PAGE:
Well, from not knowing what it is to knowing what it is, that is the big step one. So that can be knowing how to apply the concepts that we use. There are some things you learn, you suddenly think, wow, suddenly everything seems differentyou now see the world quite differently. from G. Cousin, Journal of Learning Development Feb 2010 Janus divinity of the threshold

epistemological ontological Characteristics of a threshold concept

integrative transformative irreversible bounded re-constitutive discursive troublesome

East of Eden through the threshold Some natural tears they dropped, but wiped them soon; The world was all before them, where to choose Their place of rest, and Providence their guide. They, hand in hand, with wandering steps and slow, Through Eden took their solitary way. John Milton (Paradise Lost, Book XII; 1667)

Examples

Pure Maths complex number, a limit, the Fourier transform Literary Studies signification, deconstruction, ethical reading

Economics opportunity cost, price, elasticity Design Confidence to challenge Computer Science programming, Y and Recursion Exercise Physiology metabolism Law - precedence Accounting - depreciation Biology, Psychology - evolution Politics the state Engineering reactive power, spin History Asiatic Conceptions of Time Comparative Religion Biblical texts as Literary Texts

Plant Science Photoprotection Health Science Care Physics Gravity Geology - Geologic Time Opportunity Cost Opportunity cost in any particular choice is, of course, influenced by prior choices that have been made, but with respect to this choice itself, opportunity cost is choice-influencing rather than choice-influenced Thus, if

accepted by the individual student as a valid way of interpreting the world, it fundamentally changes their way of thinking about their own choices, as well as serving as a tool to interpret the choices made by others. (Shanahan, 2002) Sampling Distribution They view statistics as a branch of mathematics because it uses mathematical formulas, so they look at statistics through a mathematical lens. What they are

missing is the statistical lens through which to view the world, allowing this world to make sense. The concept of sampling distribution is this statistical lens. My own experience discovering this lens was a revelation, akin to the experience I had when I put on my first pair of eyeglasses suddenly everything was sharp and clear. (Kennedy, 1998 p.142) Reflection (deep learning) (Schwartzman 2009) As a result of deep learning, one switches dynamically -- within the same field of consciousness -- among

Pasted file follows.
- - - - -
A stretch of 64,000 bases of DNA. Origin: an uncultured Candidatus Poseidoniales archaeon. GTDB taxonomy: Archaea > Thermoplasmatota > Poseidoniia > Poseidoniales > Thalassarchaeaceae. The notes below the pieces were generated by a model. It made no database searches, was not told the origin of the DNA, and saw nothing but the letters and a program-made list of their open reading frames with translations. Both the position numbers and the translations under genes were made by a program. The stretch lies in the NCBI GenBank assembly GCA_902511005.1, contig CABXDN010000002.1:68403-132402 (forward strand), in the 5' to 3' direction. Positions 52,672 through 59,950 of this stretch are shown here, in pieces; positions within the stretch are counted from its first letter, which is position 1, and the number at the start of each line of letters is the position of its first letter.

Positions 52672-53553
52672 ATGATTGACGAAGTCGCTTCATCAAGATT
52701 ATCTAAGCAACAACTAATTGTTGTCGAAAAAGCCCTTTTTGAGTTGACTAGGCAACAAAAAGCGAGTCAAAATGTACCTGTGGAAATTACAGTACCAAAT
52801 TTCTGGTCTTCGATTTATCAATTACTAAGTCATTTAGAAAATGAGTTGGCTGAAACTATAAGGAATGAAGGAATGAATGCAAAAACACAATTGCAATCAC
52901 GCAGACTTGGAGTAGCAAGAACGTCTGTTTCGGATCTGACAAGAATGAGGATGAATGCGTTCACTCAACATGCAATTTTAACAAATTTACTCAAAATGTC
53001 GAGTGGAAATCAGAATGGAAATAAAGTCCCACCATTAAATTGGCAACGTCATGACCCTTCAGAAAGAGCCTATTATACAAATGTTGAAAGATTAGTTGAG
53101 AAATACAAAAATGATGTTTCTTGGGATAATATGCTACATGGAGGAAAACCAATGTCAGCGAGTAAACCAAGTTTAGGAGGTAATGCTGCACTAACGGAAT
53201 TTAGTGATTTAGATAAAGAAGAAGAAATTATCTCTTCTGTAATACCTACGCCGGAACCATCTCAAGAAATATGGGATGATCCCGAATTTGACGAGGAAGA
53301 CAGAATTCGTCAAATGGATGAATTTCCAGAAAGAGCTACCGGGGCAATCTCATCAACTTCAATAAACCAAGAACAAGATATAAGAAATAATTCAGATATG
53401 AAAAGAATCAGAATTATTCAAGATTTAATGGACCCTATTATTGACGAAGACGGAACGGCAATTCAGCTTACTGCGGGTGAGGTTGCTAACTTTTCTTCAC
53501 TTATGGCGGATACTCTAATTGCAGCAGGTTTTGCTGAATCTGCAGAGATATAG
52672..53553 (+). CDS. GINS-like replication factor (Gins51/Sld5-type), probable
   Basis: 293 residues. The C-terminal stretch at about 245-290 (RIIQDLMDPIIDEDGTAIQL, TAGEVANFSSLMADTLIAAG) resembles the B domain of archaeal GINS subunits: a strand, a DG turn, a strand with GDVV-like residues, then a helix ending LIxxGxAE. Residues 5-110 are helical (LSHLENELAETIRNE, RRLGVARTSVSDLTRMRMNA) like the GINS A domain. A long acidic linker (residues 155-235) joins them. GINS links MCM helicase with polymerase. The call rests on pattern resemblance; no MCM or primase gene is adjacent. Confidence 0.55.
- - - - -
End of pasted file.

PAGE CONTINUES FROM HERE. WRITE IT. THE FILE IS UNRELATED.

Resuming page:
thematic foci, with correspondent restructuring of thematic fields. The total set of elements in the field remains constant, while boundaries among the thematic focus, the thematic field, and the margin become fluid; and component elements shift between adjacent domains. The mechanism of dynamic switching among extant elements corresponds to reflection; the operation corresponds to refinement and clarification of one's extant meaning frame.

Reflectiveness (transformative learning) (Schwartzman 2009) As a result of transformative learning, in contrast, the contents of the field of consciousness change. Elements formerly not found in any domain of consciousness, possibly including component parts of elements formerly classified as nondecomposable, now occupy the thematic focus or reside in the thematic field; and some elements formerly found there are now relegated to the margin. The mechanism remains mysterious and corresponds to

reflectiveness; the operation, which results in a different population in the field of consciousness, corresponds to reformulation of one's meaning frame. Troublesome Knowledge When troubles come they come not single spies, but in battalions (Hamlet Act 4 Sc 5 ll 83-84) looking for trouble Knowledge is troublesome for a variety of reasons

(Perkins 2006). It might be alien, inert, tacit, conceptually difficult, counter-intuitive, characterised by an inaccessible underlying game, or characterised by supercomplexity. such troublesomeness and disquietude is purposeful, as it is the provoker of change that cannot be assimilated, and hence is the instigator of new learning and new ontological possibility. Troublesome knowledge ritual knowledge